Woodward Rd – Option 3 seems the most likely here as Option 1 would require raising the New North Rd intersection by 2m and Jersey Rd by 6.5m although they say it could be closed too. Option 2 here is also effectively ruled out here as it would be restricted by the Mt Albert station

St Jude St – St Jude St is one of the busiest crossings for road traffic in the country with almost 20,000 vehicles per day passing over it. On top of that, the crossing is effectively on the side of a steep hill. They say that for a road bridge to get back to ground level by Gt North Rd, it would need to have a gradient of a very steep 12.5%. It’s also worth noting that during double tracking the rail line (Project DART) was already lowered once, a missed opportunity to do things properly as part of that project?

St Georges Rd – As rail is already at the maximum gradient for freight an changes to the rail line would require option 2 or 3 for St Jude St.

Portage Rd – Any options for lowering the rail line have already been ruled out due to the close proximity of the New Lynn trench and Whau river crossing, both of which would otherwise have to be lowered. Again this appears to be something that could have, and should have been tied in with DART.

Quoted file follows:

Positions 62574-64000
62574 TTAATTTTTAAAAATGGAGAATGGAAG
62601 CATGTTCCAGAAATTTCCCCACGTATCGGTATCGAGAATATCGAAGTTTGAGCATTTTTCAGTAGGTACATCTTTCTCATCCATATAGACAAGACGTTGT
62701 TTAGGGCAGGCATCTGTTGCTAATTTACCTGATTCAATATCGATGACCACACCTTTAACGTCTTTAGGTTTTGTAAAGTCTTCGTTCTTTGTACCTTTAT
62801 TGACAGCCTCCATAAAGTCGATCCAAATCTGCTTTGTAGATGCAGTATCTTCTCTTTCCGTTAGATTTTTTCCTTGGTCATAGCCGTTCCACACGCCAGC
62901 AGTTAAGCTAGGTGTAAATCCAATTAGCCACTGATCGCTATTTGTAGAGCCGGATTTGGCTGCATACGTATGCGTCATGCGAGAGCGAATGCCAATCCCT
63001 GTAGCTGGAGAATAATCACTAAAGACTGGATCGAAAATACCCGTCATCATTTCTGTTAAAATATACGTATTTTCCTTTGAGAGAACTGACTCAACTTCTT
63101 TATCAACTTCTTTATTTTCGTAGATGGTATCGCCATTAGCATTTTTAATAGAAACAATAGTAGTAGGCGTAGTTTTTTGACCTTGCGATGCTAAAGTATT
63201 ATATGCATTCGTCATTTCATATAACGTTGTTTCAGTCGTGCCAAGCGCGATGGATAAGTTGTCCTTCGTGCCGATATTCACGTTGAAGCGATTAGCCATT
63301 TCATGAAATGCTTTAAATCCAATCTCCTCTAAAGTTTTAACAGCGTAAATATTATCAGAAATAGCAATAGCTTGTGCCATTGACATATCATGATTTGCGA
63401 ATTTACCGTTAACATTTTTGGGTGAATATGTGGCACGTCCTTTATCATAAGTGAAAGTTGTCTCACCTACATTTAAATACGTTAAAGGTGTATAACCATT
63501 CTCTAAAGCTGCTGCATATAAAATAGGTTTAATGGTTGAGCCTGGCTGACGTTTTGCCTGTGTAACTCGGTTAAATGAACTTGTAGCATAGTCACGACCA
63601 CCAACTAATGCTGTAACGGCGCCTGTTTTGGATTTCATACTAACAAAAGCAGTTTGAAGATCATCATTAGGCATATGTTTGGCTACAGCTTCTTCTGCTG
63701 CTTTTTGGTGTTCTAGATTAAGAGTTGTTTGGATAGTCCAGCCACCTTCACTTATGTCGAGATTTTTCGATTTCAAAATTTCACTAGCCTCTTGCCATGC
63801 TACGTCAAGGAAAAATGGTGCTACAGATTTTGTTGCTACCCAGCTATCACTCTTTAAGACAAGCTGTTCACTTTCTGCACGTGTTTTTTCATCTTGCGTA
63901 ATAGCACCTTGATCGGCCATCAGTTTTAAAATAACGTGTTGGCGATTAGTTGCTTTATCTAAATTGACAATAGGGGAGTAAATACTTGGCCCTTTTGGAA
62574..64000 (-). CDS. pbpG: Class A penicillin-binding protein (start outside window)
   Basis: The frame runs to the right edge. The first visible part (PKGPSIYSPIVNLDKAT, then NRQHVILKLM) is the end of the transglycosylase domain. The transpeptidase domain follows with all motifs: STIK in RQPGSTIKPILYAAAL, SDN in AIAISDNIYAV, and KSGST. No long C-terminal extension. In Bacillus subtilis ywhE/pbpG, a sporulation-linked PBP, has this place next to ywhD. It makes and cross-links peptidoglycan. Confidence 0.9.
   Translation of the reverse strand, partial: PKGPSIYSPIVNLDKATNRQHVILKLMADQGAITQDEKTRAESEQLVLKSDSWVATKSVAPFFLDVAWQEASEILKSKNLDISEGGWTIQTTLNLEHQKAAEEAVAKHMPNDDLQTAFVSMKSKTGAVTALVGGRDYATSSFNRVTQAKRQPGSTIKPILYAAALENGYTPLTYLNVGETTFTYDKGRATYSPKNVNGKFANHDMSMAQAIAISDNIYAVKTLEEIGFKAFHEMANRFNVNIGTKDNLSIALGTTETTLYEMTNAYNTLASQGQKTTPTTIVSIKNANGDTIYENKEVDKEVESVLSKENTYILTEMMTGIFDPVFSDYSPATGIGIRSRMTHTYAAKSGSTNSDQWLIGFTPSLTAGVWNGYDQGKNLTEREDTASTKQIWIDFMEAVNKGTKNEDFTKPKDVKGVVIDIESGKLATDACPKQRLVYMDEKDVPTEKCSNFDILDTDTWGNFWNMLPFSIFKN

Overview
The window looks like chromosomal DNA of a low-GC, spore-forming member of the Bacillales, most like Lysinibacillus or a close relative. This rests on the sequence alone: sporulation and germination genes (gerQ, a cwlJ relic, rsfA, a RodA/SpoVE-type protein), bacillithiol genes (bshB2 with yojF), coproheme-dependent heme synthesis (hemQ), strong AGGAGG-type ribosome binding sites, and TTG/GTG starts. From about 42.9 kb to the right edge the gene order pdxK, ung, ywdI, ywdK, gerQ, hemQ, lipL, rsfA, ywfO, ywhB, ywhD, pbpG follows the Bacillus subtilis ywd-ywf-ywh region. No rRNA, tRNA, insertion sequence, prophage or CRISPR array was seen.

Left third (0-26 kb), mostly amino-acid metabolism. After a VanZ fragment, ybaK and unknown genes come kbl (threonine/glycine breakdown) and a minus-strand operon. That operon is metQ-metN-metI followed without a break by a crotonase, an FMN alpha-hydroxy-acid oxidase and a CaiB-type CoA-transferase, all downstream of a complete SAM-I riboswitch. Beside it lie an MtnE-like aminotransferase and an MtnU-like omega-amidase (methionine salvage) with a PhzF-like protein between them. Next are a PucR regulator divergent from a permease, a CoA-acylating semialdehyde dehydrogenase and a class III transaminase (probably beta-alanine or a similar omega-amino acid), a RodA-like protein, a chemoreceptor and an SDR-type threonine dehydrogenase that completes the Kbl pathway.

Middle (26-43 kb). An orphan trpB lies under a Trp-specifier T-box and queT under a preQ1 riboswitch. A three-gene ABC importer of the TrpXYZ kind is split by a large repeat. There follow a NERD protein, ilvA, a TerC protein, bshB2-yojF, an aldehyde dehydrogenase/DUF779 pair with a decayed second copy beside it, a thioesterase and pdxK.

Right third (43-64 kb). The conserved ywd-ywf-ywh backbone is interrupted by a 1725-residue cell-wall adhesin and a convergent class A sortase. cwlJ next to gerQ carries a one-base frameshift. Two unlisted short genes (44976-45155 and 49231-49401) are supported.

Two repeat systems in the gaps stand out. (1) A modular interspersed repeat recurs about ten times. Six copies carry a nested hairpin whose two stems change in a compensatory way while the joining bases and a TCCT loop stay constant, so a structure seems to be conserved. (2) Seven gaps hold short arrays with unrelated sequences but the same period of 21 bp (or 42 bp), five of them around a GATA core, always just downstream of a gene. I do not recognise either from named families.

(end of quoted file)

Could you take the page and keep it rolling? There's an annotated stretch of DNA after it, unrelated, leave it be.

Glenview Rd – AT seem to be stuck with this crossing as no option is considered feasible. Option 1 would require raising the West Coast/Glenview Rd intersection by a whopping 8.5m, above the height of most of the buildings in Glen Eden. Meanwhile Option 2 would require regrading 1.2km of track and Option 3 would need 1km of track regraded. AT will have to look for other options here but once again, I can’t help but think this could have been done as part of DART when the whole line was being dug up.

Bruce McLaren Rd – The close proximity of the intersection to Railside Ave to the east of the crossing and access to industrial properties to the west makes Option 1 difficult while Options 2 or 3 would interfere with plans to add additional rail access to the stabling yard also next to the crossing.